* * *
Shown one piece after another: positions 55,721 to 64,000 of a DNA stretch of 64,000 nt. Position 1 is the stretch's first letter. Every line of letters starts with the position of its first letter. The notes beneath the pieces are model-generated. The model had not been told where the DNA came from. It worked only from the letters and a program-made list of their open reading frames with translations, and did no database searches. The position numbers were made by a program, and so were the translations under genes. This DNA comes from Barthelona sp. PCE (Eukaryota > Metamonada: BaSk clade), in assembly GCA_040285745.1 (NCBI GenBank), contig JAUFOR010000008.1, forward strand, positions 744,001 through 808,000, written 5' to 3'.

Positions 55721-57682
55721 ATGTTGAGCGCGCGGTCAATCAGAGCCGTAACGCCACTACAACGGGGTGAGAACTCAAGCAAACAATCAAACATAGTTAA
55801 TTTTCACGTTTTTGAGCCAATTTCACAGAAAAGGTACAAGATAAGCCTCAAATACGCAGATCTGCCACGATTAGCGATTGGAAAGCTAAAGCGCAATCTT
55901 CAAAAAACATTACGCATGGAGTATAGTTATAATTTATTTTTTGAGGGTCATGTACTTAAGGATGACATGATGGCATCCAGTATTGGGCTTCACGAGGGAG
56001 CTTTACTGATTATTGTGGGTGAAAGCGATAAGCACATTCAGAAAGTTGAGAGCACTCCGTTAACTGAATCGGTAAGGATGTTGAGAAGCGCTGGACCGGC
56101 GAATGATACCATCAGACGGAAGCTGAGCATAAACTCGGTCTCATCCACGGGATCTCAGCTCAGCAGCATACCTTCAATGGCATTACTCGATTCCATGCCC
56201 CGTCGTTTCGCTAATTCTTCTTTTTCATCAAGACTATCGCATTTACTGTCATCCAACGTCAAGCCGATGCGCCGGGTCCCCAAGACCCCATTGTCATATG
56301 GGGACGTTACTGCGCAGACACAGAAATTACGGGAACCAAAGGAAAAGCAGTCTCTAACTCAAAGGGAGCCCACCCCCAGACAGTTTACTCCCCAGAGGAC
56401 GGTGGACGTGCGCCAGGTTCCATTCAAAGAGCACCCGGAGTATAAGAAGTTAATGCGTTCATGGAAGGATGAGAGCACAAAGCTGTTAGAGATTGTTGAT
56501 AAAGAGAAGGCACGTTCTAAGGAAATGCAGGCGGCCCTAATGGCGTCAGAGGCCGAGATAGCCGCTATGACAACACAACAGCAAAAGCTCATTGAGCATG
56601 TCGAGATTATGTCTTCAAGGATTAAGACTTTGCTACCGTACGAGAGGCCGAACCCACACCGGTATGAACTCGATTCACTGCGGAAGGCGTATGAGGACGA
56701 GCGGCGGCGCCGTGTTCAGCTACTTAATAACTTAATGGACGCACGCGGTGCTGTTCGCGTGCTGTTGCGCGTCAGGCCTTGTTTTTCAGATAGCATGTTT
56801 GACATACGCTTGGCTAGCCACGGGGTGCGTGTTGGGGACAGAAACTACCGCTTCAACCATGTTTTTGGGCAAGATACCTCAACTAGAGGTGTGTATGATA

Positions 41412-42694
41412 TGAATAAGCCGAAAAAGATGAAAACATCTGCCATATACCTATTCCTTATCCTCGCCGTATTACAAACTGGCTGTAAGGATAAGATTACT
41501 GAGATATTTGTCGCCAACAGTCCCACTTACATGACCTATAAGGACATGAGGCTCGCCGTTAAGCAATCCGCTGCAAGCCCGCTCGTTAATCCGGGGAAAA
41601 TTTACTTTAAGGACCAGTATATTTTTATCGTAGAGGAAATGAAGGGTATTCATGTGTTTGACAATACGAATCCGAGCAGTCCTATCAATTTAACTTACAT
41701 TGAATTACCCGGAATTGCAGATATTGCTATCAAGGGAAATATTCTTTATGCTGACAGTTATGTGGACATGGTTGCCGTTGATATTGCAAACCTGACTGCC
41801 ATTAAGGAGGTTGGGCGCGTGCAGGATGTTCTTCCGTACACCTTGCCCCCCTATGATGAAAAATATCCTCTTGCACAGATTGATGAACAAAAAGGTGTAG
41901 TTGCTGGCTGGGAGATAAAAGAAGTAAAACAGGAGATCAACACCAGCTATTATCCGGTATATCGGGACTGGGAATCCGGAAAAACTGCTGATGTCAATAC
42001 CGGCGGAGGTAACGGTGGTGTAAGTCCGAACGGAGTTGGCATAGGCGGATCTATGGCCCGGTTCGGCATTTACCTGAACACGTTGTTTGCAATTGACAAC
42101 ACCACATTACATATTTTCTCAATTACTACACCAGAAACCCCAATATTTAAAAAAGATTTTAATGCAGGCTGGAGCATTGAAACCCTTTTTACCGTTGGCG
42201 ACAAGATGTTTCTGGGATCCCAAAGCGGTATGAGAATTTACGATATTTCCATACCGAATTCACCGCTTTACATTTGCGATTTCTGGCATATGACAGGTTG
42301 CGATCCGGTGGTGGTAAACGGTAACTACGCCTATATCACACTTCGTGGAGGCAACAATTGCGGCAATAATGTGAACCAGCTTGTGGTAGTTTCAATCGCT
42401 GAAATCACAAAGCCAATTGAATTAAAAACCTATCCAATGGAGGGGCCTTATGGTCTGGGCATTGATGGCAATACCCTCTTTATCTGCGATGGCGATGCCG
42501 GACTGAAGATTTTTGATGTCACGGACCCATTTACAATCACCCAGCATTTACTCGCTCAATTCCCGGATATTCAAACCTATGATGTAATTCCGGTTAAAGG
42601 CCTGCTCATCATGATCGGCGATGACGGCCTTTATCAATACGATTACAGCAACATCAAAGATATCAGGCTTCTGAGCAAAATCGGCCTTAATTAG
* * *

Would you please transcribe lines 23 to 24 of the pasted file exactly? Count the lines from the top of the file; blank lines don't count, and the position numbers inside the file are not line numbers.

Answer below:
42101 ACCACATTACATATTTTCTCAATTACTACACCAGAAACCCCAATATTTAAAAAAGATTTTAATGCAGGCTGGAGCATTGAAACCCTTTTTACCGTTGGCG
42201 ACAAGATGTTTCTGGGATCCCAAAGCGGTATGAGAATTTACGATATTTCCATACCGAATTCACCGCTTTACATTTGCGATTTCTGGCATATGACAGGTTG